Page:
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The Day After

The good, the bad, and the ugly.
November 4, 2020
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If we could first know where we are, and whither we are tending, we could then better judge what to do, and how to do it.

—Abraham Lincoln, June 16, 1858


Where the hell are we?

Not somewhere great. It could be worse. But it could be a lot better. Let me try to suggest briefly some of what’s good, bad, and ugly at this moment—the day after Election Day and part way through Election Week.

The Good: The Presidency

Joe Biden will probably be our next president.

It looks likely that Joe Biden will win, and that he’ll do so in a way that will be hard for Donald Trump to dispute and in a way that will be reasonably clear by the end of this week. If his margin holds in Nevada, which looks probable and which we should know tomorrow, he’ll have 270 electoral votes (with Nevada, Wisconsin, Michigan, and Nebraska’s second congressional district, along with the states called for him earlier). Biden could also end up winning Pennsylvania and/or Georgia, but you can’t count either of them one way or the other right now.

It also looks—for now—as thought Donald Trump’s mind-bogglingly irresponsible statements last night may not have too much effect, that a fair number of Republicans will decide to ignore him and move on, and that the nightmare scenarios of mass violence and/or the courts overturning the voters’ decision won’t come to pass.

None of those eventualities are out of the question, I hasten to add—but it looks less likely than one might have worried in these circumstances.

Still, every responsible voice needs to join now in saying: Let the votes be counted. No violence, no demagoguery, no delegitimizing lawful election processes.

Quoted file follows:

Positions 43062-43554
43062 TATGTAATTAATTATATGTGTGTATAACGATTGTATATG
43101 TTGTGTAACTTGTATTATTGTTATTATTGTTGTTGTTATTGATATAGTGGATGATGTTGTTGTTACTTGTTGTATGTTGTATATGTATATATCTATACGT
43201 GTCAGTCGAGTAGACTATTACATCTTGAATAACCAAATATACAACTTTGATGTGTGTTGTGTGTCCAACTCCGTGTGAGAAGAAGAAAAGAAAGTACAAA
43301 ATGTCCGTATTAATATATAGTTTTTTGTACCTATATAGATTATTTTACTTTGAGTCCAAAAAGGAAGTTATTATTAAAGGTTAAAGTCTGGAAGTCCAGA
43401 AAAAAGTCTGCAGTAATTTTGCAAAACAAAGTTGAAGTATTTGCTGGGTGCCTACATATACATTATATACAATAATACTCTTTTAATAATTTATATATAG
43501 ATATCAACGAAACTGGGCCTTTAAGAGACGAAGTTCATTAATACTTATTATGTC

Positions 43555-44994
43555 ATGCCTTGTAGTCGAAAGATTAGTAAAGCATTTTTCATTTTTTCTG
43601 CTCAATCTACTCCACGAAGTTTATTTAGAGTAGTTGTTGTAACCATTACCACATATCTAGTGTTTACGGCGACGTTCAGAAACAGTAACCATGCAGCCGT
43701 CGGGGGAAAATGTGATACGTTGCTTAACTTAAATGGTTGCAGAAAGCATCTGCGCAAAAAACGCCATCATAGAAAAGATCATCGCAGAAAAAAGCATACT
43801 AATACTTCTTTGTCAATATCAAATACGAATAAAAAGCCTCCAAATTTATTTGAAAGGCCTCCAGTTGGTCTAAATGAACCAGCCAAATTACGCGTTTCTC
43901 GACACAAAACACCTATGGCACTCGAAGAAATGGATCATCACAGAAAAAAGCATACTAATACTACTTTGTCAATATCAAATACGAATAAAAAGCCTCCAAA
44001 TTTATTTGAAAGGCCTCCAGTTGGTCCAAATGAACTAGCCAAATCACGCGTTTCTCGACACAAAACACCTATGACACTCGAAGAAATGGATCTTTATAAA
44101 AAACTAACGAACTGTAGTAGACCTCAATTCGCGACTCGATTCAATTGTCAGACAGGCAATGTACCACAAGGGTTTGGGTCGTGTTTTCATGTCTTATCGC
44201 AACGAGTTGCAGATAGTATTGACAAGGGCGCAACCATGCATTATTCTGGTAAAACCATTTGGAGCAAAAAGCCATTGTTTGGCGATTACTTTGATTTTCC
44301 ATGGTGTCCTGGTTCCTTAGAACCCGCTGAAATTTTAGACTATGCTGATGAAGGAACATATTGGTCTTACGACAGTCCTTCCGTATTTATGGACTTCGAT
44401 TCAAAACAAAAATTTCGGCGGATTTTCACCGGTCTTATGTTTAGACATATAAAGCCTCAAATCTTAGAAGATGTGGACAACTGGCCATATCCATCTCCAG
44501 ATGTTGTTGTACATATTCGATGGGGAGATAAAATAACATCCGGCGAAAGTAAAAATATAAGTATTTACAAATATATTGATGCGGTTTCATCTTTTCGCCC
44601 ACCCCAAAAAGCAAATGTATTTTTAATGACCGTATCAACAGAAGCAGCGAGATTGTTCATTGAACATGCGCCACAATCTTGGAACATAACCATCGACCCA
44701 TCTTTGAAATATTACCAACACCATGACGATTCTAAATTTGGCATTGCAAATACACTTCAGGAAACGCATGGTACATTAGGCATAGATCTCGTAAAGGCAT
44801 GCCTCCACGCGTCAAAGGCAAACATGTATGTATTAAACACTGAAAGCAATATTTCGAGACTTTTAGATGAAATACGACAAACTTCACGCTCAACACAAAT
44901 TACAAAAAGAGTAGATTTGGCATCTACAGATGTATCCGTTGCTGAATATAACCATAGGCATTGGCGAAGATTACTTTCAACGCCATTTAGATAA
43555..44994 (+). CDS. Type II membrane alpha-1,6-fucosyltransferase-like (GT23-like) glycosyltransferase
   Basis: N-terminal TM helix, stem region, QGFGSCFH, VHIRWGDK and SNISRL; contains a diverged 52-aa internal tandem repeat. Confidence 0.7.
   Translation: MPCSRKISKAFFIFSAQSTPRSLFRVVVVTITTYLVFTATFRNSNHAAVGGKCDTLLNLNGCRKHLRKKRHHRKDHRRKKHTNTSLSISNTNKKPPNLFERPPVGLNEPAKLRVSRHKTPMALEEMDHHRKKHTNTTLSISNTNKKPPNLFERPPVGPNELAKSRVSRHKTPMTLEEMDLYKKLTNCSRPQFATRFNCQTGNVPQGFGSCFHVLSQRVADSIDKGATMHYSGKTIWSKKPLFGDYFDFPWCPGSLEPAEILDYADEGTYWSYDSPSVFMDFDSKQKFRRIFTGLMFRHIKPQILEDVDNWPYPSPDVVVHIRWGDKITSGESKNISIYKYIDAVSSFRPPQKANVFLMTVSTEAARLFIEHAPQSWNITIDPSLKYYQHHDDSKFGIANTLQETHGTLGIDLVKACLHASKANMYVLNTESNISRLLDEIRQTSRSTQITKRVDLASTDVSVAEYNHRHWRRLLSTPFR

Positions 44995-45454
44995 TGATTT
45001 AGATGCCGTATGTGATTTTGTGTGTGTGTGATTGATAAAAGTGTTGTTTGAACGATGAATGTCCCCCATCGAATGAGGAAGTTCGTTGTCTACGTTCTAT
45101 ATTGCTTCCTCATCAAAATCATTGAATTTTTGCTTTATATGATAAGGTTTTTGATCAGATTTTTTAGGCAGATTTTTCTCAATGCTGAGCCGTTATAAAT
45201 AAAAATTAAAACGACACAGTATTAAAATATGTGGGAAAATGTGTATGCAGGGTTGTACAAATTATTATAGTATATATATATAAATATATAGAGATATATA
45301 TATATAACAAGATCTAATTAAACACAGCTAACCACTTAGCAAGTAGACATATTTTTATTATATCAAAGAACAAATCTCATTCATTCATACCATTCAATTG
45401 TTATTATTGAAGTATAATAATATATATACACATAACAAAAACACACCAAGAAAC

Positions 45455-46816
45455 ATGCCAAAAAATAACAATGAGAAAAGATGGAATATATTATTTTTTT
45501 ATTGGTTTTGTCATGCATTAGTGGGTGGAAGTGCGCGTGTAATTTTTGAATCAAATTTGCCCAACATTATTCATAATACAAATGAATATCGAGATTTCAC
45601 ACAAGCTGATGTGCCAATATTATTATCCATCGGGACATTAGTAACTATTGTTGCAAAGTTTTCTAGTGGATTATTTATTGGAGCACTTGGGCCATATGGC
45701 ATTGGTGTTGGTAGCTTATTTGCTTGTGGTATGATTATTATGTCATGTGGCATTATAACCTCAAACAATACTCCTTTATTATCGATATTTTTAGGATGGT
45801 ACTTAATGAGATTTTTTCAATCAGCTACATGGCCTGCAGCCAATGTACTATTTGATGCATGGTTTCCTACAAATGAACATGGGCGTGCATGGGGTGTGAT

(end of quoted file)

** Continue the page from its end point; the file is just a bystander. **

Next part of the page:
The Bad: The Parties

The bad news is that the election results are likely to leave both parties in worse shape, from the point of view of those of us who’d like some fresh thinking of a non-Trumpy, non-Bernie variety.

Republicans look to have held the Senate, with a net loss of one or two seats, and to have picked up seats in the House. So the GOP takeaway from this election will be: Stay the course, but without the wackier personal characteristics of Donald Trump.

The receptivity among the Republican establishment to a fundamental re-thinking will be limited. The receptivity to a fundamental repudiation of Trump or Trumpism is, in the short term, minimal. The chances of Mitch McConnell working responsibly with a President Biden are not great, given the likely attitudes of most of his members and of Republican voters.

The Republican party will be geared entirely toward holding the Senate and winning the House in 2022, and that will be viewed as meaning that Republicans must fight and weaken Biden at every turn.

The Biden administration and Speaker Pelosi—assuming she’s re-elected speaker—will meanwhile be under pressure from their left, with bitter second-guessing of Biden and Pelosi’s moderate strategies for victory. The narrowness of Biden’s victory will probably weaken his ability to get the party behind him, and may constrain his ability to do much that goes against party orthodoxy.

If one wanted to be optimistic, you could hope that Biden, sensing that he’s likely a one-term president, might throw caution to the winds in an interesting, national-unity-focused way.

But there have not been a great many reasons for optimism in American politics lately.

The Ugly: Us

In 2016, 46 percent of the American people voted for Donald Trump. They were willing to take a gamble on an outsider, a businessman, a celebrity, against an unpopular Hillary Clinton. They could also tell themselves there would be constraints on his behavior, from his own party, and from Congress.

Now, after four years of seeing Donald Trump govern with results that are, I think, pretty horrifying, and faced with the choice of giving him a second term—in which he would assuredly be less constrained—the American people rewarded President Trump with an increased share of the overall vote. Having seen him in office, almost half the country wanted to give him four more years.

I don’t see any way to gild this lily.

To some very real degree, as Pogo famously said, “We have met the enemy and he is us.”

William Kristol

William Kristol is editor-at-large of The Bulwark.